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I have this Erlang code:

not lists:any(fun(Condition) ->Condition(Message) end, Conditions).

Can anyone please explain the entire statement in layman's terms? For your information Condition is a function, Conditions is an array. What does fun(Condition) ->Condition(Message) end mean? As well as meaning of not lists:any.

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For reference: erlang.org/doc/man/lists.html#any-2 –  Zed Nov 3 '09 at 10:00
    
For reference, it is the same as: lists:all(fun(Condition) -> not Condition(Message) end, Conditions). –  Adam Lindberg Nov 3 '09 at 12:18
    
For reference, this is the application of one of De Morgan's Laws :) –  Zed Nov 3 '09 at 18:03

3 Answers 3

up vote 6 down vote accepted
fun(Condition) ->Condition(Message) end

is a lambda function that applies the function Condition to the value of Message (taken as a closure on the surrounding code).

lists:any

is a function that takes a predicate and a list of values, and calls the predicate on each value in turn, and returns the atom true if any of the predicate calls do.

Overall, the result is the atom true if none of the Condition functions in the list Conditions return true for the Message value.

EDIT -- add documentation for lists:any

any(Pred, List) -> bool()

Types:

Pred = fun(Elem) -> bool()
 Elem = term()
List = [term()]

Returns true if Pred(Elem) returns true for at least one element Elem in List.

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eh the result is inverted ("not lists::any(.." –  Will Nov 3 '09 at 8:07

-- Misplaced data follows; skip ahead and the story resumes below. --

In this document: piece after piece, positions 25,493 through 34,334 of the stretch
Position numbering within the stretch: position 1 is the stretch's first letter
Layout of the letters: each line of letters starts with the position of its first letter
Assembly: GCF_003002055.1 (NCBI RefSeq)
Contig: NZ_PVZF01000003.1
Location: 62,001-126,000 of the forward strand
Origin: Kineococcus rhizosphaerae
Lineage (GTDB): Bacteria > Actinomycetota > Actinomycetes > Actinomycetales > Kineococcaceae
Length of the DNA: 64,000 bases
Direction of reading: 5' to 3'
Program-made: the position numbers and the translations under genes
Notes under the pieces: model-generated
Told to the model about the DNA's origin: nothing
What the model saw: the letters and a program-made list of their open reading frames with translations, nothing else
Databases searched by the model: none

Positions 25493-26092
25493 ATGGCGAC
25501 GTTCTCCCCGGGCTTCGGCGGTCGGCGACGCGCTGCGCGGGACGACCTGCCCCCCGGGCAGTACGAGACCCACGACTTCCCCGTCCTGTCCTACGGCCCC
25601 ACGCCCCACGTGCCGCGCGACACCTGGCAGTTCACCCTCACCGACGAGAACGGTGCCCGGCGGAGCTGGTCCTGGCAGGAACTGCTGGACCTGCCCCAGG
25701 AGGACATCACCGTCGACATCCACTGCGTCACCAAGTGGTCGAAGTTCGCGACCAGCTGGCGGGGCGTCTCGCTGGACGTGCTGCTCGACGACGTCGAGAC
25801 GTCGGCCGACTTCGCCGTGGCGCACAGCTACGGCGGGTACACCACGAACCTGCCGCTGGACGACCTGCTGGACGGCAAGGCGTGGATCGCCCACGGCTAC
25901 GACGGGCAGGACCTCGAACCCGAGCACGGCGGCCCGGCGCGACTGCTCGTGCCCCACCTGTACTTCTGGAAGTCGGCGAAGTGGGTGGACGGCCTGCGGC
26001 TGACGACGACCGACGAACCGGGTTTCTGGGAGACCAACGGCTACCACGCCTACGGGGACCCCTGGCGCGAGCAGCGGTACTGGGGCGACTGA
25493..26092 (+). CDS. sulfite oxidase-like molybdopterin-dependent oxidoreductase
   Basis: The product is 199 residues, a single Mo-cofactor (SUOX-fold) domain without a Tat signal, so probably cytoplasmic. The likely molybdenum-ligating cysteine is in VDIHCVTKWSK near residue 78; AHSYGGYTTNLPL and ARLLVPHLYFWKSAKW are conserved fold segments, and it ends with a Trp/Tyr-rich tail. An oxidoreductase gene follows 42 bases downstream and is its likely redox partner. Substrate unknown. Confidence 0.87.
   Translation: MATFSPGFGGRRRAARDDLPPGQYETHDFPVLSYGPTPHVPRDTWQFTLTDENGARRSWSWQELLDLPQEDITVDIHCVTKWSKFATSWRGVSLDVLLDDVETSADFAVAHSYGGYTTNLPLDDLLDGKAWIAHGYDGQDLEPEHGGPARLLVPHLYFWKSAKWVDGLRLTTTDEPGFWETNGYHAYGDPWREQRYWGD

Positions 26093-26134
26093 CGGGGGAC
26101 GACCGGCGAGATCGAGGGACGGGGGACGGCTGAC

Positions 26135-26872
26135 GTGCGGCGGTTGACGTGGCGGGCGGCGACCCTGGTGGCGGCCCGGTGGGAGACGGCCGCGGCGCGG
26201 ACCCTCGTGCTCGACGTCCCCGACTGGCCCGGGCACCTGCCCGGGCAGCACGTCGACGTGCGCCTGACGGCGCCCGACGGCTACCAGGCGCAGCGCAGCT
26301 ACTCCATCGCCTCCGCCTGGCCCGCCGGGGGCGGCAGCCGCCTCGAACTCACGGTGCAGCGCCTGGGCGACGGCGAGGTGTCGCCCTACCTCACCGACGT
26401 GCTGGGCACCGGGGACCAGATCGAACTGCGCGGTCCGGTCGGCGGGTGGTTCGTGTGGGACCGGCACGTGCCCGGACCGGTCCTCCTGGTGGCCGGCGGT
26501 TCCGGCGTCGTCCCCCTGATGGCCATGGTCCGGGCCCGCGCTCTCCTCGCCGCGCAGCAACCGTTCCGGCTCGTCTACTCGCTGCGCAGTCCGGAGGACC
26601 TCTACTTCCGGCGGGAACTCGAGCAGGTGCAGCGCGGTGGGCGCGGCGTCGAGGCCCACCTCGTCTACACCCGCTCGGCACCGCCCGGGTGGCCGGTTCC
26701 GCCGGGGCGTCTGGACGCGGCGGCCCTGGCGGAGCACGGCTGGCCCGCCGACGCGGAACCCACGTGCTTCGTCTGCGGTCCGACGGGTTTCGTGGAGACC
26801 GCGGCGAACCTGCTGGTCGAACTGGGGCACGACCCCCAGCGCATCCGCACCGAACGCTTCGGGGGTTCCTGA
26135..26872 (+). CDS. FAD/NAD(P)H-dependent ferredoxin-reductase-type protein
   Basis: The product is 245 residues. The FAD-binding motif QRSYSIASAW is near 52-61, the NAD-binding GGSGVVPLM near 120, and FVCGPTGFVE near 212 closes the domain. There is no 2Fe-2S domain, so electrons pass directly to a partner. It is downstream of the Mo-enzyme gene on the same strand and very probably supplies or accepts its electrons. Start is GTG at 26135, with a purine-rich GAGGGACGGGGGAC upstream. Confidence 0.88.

For the hard of reading : "Overall, the result is true if none of the Condition functions return true" –  Steve Gilham Nov 3 '09 at 8:20
    
you edited your post Steve? I don't see the 'edit' diff thing. –  Will Nov 3 '09 at 9:03
    
Yeah -- I added the section starting with "EDIT -- " –  Steve Gilham Nov 3 '09 at 9:54
    
yet the wiki diff thing doesn't show (for me). Anyone can see it? Only I'd swear that I saw you had it inverted before the edit, but I'll believe you if you now tell me that I'm hard of reading ;) –  Will Nov 3 '09 at 10:11

Condition is something that takes a message and returns a boolean if it meets some criteria.

The code goes through the list of conditions and if any of them say true then it returns false, and if all of them say false it says true.

Roughly translated to verbose pseudo-Python:

def not_lists_any(Message,Conditions):
  for Condition in Conditions:
    if Condition(Message):
      return False
  return True
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One step behind syntax and stdlib description which you have in other answers:

This code looks very much like an Erlang implementation of chain-of-responsibility design pattern. The message (in OOP sense of the word) "traverses" all possible handlers (functions from Conditions array) until someone can handle it. By the author's convention, the one which handles the message returns true (otherwise false), so if nobody could handle the message the result of your expression as a whole is true:

% this is your code wrapped in a function
dispatch(Message, Handlers) ->
    not lists:any(fun(Condition) ->Condition(Message) end, Handlers).

It may be used like this:

CantHandle = dispatch(Event, Handlers),
if CantHandle->throw(cannot_handle); true->ok end.
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